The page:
Homer at the Bat
- "It's something very special: a homemade bat."
- ―Homer Simpson
| "Homer at the Bat"
| Episode Information
"Homer at the Bat" is the seventeenth episode of season 3 of The Simpsons and the fifty-second episode overall. It originally aired on February 20, 1992. It was written by John Swartzwelder and directed by Jim Reardon. It guest stars Wade Boggs as himself, José Canseco as himself, Roger Clemens as himself, Ken Griffey, Jr. as himself, Don Mattingly as himself, Steve Sax as himself, Mike Scioscia as himself, Ozzie Smith as himself, Darryl Strawberry as himself and Terry Cashman as "Talkin' Softball" singer.
The show was honored for this episode at the National Baseball Hall of Fame in May, 2017. A documentary about the episode called Springfield of Dreams: The Legend of Homer Simpson was also released.
- "Mr. Burns bets $1,000,000 that his company team can beat a competing plant's team. In order to do so, he replaced the regular company team with new security guard Roger Clemens, new janitor Wade Boggs, lunchroom cashier Ken Griffey, Jr., and other new employees, such as Steve Sax, Don Mattingly, Ozzie Smith, Darryl Strawberry, José Canseco, and Mike Scioscia."
The Springfield Nuclear Power Plant softball team has gone through their season undefeated, and in the championship game, they will face the Shelbyville Nuclear Power Plant. Homer is the team's leading hitter, thanks to his homemade Wonder Bat (a takeoff of the plot of the film The Natural).
Mr. Burns makes a million dollar bet with Aristotle Amadopoulos, owner of the Shelbyville plant, that his team will win. To secure victory in the game, Mr. Burns wants to hire major league stars, but Smithers tells Mr. Burns that the players he picked are all dead (they were alternately active from 1857–1937). Thus Mr. Burns orders Smithers to find some current superstar players and hires several Major League Baseball players to work at the plant (Roger Clemens, Wade Boggs, Ken Griffey, Jr., Steve Sax, Ozzie Smith, José Canseco, Don Mattingly, Darryl Strawberry and Mike Scioscia) and to play on the team, much to the dismay of the plant workers who got the team to the championship game in the first place.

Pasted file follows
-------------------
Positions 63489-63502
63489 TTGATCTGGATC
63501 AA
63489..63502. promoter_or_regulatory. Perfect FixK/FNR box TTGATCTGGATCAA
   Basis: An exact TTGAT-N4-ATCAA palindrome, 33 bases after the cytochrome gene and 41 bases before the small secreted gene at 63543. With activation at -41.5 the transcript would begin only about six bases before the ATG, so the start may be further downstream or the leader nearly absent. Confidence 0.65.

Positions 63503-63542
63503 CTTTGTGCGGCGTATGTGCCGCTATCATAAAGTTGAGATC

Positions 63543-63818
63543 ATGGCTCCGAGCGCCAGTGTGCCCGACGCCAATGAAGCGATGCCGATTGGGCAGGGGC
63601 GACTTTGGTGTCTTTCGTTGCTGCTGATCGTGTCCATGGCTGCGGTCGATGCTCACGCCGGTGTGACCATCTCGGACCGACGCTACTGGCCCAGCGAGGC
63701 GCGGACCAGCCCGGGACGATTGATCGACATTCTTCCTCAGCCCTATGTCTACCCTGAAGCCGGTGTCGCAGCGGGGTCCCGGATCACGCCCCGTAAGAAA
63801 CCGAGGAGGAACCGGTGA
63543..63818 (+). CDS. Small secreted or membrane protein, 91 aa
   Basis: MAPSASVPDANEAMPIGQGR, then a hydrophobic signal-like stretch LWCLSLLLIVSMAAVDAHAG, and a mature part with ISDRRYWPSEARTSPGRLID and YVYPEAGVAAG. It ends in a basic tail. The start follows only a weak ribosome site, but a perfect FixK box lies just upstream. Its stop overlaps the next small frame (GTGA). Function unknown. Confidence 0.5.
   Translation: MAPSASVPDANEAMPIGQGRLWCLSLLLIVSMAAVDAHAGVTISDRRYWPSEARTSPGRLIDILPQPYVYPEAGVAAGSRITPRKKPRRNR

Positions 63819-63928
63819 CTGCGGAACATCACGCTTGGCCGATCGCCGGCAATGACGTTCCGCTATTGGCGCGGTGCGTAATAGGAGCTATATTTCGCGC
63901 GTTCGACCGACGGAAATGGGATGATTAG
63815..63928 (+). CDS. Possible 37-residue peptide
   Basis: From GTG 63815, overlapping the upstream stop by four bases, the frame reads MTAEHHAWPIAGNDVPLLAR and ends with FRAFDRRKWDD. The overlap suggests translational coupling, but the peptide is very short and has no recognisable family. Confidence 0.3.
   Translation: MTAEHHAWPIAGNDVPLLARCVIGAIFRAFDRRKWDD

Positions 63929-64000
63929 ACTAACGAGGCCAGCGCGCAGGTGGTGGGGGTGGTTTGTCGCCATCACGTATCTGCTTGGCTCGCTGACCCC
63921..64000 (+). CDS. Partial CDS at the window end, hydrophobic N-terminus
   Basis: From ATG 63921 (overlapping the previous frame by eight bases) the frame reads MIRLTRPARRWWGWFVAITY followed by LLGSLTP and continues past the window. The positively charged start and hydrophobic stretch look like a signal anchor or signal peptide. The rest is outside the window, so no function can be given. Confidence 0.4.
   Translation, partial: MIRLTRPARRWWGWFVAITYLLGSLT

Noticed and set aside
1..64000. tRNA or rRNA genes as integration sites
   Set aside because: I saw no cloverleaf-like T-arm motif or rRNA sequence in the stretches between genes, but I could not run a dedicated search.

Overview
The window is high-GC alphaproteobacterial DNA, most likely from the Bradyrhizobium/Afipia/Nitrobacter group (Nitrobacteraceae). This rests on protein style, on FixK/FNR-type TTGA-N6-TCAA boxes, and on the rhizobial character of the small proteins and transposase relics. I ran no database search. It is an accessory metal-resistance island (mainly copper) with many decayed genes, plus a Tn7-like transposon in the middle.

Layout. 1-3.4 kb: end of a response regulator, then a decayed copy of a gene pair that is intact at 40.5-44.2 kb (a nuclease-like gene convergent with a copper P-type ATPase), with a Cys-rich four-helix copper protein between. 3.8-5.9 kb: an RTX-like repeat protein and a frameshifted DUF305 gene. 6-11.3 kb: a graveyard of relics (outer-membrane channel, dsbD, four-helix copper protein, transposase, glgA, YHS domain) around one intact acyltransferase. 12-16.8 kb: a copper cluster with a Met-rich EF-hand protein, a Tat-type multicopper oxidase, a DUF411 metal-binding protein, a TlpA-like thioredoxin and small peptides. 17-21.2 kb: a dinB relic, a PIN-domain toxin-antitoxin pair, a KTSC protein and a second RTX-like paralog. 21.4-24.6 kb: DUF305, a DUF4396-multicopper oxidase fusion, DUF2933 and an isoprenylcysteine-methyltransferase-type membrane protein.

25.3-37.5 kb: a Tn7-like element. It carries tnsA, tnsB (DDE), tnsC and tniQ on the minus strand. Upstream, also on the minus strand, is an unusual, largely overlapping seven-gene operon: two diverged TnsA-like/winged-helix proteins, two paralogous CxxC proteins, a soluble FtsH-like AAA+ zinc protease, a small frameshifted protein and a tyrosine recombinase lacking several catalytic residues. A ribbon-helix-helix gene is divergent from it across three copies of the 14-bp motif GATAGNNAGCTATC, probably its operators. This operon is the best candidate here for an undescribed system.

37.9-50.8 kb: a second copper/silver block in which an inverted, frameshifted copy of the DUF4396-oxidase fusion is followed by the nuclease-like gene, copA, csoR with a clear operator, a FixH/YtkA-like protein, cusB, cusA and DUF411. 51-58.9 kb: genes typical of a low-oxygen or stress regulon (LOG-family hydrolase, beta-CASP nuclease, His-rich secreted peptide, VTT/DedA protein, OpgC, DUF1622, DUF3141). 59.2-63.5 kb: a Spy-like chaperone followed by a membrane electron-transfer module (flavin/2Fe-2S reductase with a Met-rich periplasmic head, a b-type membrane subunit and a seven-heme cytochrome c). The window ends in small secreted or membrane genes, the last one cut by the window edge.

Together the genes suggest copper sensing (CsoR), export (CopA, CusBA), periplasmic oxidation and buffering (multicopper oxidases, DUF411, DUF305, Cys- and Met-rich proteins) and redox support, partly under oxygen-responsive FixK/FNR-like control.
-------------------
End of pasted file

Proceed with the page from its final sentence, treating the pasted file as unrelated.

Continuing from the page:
However, the night before the game, all the players but Strawberry have different incidents that don't allow them to play. Because of this, Mr. Burns must use actual employees, but keeps Homer on the bench because Strawberry plays his position. Homer does get in, though, with the score tied and bases loaded in the 9th inning, when Burns wants a right-handed hitter against a left-handed pitcher. The very first pitch hits Homer in the head, rendering him unconscious and forcing in the winning run. Homer is then paraded as a hero, still unconscious.
During the credits, Terry Cashman, who wrote the song "Talkin' Baseball", sings a take on his hit, "Talkin' Softball".
The episode was written by John Swartzwelder (a huge baseball fan) and directed by Jim Reardon. According to the crew, the episode took longer than most episodes to produce.
Up until this point, The Simpsons didn't usually have tons of guest stars and never had more than four in a single episode. Roger Clemens, Wade Boggs, Ken Griffey Jr., Steve Sax, Ozzie Smith, José Canseco, Don Mattingly, Darryl Strawberry, Mike Scioscia and Terry Cashman all guest star as themselves. Ryne Sandberg and Carlton Fisk rejected guest spots in the episode, as did Barry Bonds and Nolan Ryan.
The writers and producers had to wait throughout the season for players to play the Los Angeles Dodgers or the California Angels to record their lines. Some plot lines had to be rewritten quickly. José Canseco's scene originally called for him and Mrs. Krabappel to engage in Bull Durham-inspired extramarital shenanigans. However, Canseco's wife rejected the scene and the staff had to do a quick rewrite when Oakland came south on a mid-August road trip.
The episode has received overwhelming positive reviews from critics and it is often included in lists of the best episodes of the show. "Homer at the Bat" was tuned in by more American homes than The Cosby Show or the Winter Olympics from Albertville, France, resulting in Fox's first primetime victory, over NBC and CBS.
- Al Jean's Twitter
- Tim Kaiser. "Hairy problem dogs mattingly Don gets a 'toon-up' on 'Simpsons' tonight"The Evansville Courier, p. C2. Retrieved on 2008-02-19.